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Shifting Plaintiffs' Fees versus Increasing Damage Awards

  • Louis Kaplow

Shifting successful plaintiffs' fees to defendants and increasing damage awards are alternative ways to achieve similar results: increasing plaintiffs' incentives to sue and raising defendants' expected payments. This paper shows that relying on higher damage awards is more efficient than shifting plaintiffs' fees. The reason is that fee-shifting is, perversely, more valuable for plaintiffs with higher litigation costs. Thus, it is possible to substitute higher damage awards for fee-shifting in a manner that leaves deterrence unaffected while eliminating the suits of plaintiffs with the highest litigation costs.

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Paper provided by National Bureau of Economic Research, Inc in its series NBER Working Papers with number 4263.

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Date of creation: Jan 1993
Date of revision:
Publication status: published as Rand Journal of Economics, vol 24, no. 4, pp. 625-630, (Winter 1993)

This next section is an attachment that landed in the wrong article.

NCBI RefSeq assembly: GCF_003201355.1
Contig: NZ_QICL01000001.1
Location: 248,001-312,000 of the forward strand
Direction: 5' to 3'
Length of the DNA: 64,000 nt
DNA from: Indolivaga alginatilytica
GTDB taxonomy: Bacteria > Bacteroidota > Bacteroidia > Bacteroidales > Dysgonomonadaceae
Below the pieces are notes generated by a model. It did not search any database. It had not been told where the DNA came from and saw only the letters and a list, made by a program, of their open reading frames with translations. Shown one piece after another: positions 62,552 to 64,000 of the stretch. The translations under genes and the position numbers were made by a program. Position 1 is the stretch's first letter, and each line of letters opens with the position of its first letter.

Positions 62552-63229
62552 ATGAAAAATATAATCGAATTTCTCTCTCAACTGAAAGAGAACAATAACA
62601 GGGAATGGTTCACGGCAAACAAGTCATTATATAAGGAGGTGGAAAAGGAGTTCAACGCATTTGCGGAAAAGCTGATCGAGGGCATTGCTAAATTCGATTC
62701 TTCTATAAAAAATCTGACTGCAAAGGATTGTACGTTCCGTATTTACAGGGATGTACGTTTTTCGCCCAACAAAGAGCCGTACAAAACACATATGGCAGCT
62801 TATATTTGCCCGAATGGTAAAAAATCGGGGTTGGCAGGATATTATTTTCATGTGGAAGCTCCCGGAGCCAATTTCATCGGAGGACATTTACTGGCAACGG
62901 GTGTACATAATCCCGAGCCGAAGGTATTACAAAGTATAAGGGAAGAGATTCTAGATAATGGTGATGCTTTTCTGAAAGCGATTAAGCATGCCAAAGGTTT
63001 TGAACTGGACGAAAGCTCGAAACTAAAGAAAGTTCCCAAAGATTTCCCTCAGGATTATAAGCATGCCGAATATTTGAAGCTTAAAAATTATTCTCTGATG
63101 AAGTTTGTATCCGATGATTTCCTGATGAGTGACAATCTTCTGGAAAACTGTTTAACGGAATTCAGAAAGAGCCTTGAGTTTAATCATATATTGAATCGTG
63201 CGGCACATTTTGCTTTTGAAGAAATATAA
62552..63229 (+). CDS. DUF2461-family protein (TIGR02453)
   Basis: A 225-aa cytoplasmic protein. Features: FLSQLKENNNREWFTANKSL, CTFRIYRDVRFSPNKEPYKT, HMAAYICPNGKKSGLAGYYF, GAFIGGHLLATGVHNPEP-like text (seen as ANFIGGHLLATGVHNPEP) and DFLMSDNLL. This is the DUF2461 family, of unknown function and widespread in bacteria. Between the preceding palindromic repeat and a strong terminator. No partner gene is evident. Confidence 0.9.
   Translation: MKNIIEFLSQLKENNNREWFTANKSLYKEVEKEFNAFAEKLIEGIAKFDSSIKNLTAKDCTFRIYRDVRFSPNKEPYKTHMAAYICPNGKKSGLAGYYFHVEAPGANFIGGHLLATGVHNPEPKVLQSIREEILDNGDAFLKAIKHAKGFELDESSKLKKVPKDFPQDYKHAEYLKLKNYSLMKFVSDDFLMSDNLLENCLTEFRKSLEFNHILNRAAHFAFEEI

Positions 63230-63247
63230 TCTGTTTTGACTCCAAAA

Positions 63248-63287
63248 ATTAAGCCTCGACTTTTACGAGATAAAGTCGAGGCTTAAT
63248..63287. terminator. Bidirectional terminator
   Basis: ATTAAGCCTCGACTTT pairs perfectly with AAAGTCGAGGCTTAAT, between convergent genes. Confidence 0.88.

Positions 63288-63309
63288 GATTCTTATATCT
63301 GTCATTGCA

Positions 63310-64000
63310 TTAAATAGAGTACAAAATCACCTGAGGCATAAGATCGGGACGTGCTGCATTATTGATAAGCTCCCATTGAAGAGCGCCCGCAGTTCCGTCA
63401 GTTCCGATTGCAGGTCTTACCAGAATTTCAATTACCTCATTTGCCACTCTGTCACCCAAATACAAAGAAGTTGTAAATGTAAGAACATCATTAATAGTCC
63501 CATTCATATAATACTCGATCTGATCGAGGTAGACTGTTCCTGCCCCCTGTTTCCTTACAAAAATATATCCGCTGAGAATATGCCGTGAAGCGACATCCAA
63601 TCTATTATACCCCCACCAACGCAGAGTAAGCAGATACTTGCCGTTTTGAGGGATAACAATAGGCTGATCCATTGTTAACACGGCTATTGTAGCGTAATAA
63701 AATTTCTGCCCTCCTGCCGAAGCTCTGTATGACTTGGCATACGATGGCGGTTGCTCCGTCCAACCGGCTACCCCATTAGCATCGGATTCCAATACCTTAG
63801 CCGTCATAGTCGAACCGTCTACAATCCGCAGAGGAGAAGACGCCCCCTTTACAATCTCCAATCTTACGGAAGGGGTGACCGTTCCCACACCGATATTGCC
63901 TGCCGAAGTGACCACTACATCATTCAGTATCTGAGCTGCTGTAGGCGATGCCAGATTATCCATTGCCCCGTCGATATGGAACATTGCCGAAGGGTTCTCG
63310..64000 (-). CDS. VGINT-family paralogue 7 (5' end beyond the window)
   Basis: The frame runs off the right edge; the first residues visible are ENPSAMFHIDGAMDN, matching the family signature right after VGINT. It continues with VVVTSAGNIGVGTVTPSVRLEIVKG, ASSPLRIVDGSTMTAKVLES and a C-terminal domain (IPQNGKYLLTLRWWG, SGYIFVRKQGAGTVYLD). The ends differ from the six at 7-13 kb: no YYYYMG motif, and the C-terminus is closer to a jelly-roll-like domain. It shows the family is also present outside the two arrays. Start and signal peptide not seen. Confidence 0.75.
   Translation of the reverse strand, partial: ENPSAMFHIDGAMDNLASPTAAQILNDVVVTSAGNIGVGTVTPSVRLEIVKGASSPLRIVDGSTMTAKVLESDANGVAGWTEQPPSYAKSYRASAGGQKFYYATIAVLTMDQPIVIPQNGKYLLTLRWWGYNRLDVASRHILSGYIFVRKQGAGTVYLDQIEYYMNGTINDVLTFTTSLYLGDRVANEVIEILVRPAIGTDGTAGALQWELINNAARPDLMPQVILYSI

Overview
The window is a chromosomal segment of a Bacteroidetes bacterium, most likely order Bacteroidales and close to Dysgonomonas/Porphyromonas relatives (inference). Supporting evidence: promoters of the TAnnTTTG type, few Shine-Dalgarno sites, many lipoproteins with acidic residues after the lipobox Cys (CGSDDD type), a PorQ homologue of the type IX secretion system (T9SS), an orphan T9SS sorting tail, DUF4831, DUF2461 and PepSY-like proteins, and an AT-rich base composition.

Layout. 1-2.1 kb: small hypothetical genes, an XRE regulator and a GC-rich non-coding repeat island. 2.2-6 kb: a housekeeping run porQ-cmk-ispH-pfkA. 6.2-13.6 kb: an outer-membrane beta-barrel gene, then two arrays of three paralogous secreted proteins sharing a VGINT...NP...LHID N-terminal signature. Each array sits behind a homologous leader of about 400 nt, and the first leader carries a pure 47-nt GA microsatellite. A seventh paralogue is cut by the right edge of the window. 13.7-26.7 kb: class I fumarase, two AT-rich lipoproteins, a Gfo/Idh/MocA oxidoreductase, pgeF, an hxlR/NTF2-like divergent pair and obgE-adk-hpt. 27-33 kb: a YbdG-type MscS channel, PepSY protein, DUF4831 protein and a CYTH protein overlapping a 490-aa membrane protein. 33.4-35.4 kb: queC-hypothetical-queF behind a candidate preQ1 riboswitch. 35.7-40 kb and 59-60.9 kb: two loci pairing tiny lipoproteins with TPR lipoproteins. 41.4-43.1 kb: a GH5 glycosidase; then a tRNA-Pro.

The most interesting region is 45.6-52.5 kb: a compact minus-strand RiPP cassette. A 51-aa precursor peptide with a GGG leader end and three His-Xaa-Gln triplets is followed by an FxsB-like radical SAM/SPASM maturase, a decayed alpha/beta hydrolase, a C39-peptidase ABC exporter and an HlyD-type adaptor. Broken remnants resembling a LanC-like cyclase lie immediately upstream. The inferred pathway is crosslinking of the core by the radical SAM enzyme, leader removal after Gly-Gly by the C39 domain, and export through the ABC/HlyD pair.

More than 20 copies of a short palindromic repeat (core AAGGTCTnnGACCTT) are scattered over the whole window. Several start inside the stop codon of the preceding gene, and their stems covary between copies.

Handle: RePEc:nbr:nberwo:4263
Note: LE
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  1. Gary S. Becker, 1974. "Crime and Punishment: An Economic Approach," NBER Chapters, in: Essays in the Economics of Crime and Punishment, pages 1-54 National Bureau of Economic Research, Inc.
  2. A. Mitchell Polinsky & Yeon-Koo Che, 1991. "Decoupling Liability: Optimal Incentives for Care and Litigation," NBER Working Papers 3634, National Bureau of Economic Research, Inc.
  3. Katz, Avery, 1987. "Measuring the Demand for Litigation: Is the English Rule Really Cheaper?," Journal of Law, Economics and Organization, Oxford University Press, vol. 3(2), pages 143-76, Fall.
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